A B C D E F G H I J K L M N O P Q R S T U V W X Y Z

Types of Business Expenses

Accounting Expenditures
Accounting Expenditures

In accounting, the word "expenditure" is used to indicate a cost that a company pays to acquire equipment or other assets. Expenditures can also reduce liabilities or be disbursed to owners. They can be considered a type of expense, but expenses and expenditures are listed differently on income ...

source: reference.com
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Advertising, Marketing, and Promotion
Advertising, Marketing, and Promotion

Advertising is often considered paying to deliver and control a marketing message, while promotion is paying to support your marketing efforts more generically. Depending on your accounting goals, you may lump all marketing expenses, such as advertising, promotions and public relations, under one expense category.

Benefits, Continuing Education, or Training
Benefits, Continuing Education, or Training

Many employers provide educational benefits for employees. Some of these benefits are for continuing education, to maintain professional licenses, or to gain new skills, credentials, or degrees to benefit both the employee and employer. Self-employed business owners also may be able to deduct education expenses.

Depreciation of Fixed Assets Assigned to non
Depreciation of Fixed Assets Assigned to non

In accounting terms, depreciation is defined as the reduction of recorded cost of a fixed asset in a systematic manner until the value of the asset becomes zero or negligible. An example of fixed assets are buildings, furniture, office equipment, machinery etc..

Fees, Dues, and Subscriptions
Fees, Dues, and Subscriptions

Use other words to describe the deduction—for example, if you’re deducting membership dues for a trade organization, list the expense as “trade association membership fees.” You may also deduct as a business expense subscriptions to professional, technical, and trade journals that deal with your business field.

source: nolo.com
Insurance Costs
Insurance Costs

Business Expenses insurance is a financial back up plan for your business. It gives you the confidence to seize life's possibilities knowing that you've got a plan in place to keep the business running if you're unable to work.

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Labor
Labor

The labor costs involved in your business can be fixed costs -- meaning they always stay the same -- or they can be variable costs that change dependent upon other factors. Determining your total labor expense is a straightforward process involving mathematics based on your detailed recordkeeping.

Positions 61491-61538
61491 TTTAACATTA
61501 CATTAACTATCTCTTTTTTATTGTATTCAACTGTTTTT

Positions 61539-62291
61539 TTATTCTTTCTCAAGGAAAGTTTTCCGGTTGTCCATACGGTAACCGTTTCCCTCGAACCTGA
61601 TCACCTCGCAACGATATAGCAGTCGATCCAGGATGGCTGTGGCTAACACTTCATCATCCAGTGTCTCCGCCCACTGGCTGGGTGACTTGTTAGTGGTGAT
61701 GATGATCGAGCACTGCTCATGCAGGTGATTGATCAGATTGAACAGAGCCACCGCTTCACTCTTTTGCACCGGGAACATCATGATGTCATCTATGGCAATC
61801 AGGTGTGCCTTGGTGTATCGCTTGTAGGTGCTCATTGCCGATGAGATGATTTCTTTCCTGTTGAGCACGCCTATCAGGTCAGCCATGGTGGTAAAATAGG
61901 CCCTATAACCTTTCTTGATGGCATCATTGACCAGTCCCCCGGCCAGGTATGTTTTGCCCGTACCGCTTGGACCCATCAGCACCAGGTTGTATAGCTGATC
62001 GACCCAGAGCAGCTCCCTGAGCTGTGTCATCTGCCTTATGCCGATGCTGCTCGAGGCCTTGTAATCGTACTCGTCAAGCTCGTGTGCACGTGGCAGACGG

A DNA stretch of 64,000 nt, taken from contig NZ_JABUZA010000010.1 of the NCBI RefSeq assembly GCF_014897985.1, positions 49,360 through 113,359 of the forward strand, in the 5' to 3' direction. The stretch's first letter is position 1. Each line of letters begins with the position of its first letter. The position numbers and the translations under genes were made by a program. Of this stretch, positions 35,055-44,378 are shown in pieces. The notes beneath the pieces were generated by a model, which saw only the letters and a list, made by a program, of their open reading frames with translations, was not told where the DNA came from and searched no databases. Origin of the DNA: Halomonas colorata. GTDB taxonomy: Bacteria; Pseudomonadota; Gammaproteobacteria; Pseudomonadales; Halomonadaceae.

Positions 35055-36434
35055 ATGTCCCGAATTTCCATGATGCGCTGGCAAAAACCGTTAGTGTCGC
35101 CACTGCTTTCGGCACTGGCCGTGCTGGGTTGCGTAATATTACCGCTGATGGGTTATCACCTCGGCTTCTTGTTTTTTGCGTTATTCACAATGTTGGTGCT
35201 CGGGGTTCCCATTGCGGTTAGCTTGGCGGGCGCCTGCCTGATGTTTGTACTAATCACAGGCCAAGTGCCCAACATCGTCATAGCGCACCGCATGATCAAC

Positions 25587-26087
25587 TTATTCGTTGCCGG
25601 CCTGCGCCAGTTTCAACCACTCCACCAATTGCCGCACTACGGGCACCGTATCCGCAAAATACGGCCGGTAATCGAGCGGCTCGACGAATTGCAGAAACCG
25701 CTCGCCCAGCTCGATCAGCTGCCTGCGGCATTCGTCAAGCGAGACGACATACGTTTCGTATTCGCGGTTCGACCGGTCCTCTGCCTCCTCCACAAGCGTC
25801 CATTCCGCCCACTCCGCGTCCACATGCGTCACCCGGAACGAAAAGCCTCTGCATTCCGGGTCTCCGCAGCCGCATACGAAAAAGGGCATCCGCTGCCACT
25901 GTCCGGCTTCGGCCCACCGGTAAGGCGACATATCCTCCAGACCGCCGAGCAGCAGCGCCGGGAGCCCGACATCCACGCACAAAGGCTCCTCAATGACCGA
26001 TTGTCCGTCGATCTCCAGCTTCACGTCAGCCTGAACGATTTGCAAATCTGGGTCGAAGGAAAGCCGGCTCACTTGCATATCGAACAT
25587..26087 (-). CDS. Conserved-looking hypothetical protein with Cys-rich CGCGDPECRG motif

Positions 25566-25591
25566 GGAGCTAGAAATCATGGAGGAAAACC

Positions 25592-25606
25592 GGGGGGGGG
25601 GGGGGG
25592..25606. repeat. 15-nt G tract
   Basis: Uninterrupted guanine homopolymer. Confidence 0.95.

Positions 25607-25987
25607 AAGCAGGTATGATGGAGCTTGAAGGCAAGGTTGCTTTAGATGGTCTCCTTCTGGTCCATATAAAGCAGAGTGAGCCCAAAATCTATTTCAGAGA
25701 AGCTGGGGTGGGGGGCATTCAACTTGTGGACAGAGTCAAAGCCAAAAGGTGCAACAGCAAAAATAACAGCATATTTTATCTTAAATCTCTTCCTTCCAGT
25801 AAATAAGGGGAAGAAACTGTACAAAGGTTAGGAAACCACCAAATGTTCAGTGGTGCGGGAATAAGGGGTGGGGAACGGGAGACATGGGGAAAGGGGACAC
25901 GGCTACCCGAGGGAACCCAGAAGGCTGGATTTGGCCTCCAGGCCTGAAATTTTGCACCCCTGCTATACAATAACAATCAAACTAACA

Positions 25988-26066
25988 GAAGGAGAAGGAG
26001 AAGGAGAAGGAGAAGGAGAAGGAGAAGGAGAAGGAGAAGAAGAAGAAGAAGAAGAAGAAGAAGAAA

Legal Fees
Legal Fees

Starting a Business. Legal and accounting fees that you pay to start a business are deductible only as business start-up expenses. You can deduct $5,000 of start-up expenses the first year you’re in business and any excess amounts over 180 months. The same holds true for incorporation fees or fees that you pay to form a partnership or LLC.

source: nolo.com
Office Equipment and Supplies
Office Equipment and Supplies

Office expenses and office supplies are different tax deductions when filing a business tax return with the IRS. Consider office expenses as regular bills, such as utilities, and major equipment purchases with a long useful life. Office supplies, by comparison, are routinely used and purchased.

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Office Supplies
Office Supplies

Office expenses include anything involved in keeping your business office running. Office supplies such as paper clips can be classified either as office expenses or as general supplies. Office supplies such as paper clips can be classified either as office expenses or as general supplies.

Other Insurance
Other Insurance

Insurance - Generally, you can deduct the ordinary and necessary cost of insurance as a business expense, if it is for your trade, business, or profession. This list is not all inclusive of the types of business expenses that you can deduct.

source: irs.gov
Property Taxes
Property Taxes

Taxes - You can deduct various federal, state, local, and foreign taxes directly attributable to your trade or business as business expenses. Insurance - Generally, you can deduct the ordinary and necessary cost of insurance as a business expense, if it is for your trade, business, or profession.

source: irs.gov
Rent Costs for non-Production Facilities
Rent Costs for non-Production Facilities

The facilities expenses are what it costs you to run and maintain your business operations, and the operating expenses are recorded individually in your accounting records. Under Generally Accepted Accounting Principles, the facilities expenses are reported on your income statement.

Rent, Utilities, and Phones
Rent, Utilities, and Phones

utilities expense definition. Under the accrual basis of accounting, this account reports the cost of the electricity, heat, sewer, and water used during the period indicated in the heading of the income statement.

Repair Costs for non-Production Facilities
Repair Costs for non-Production Facilities

Note: Finance-related costs may be excluded from the operating expenses definition, on the grounds that they are not generated by the ongoing operations of a business. If these costs were to be included, examples would include auditor fees, bank fees, debt placement costs, and interest expense.

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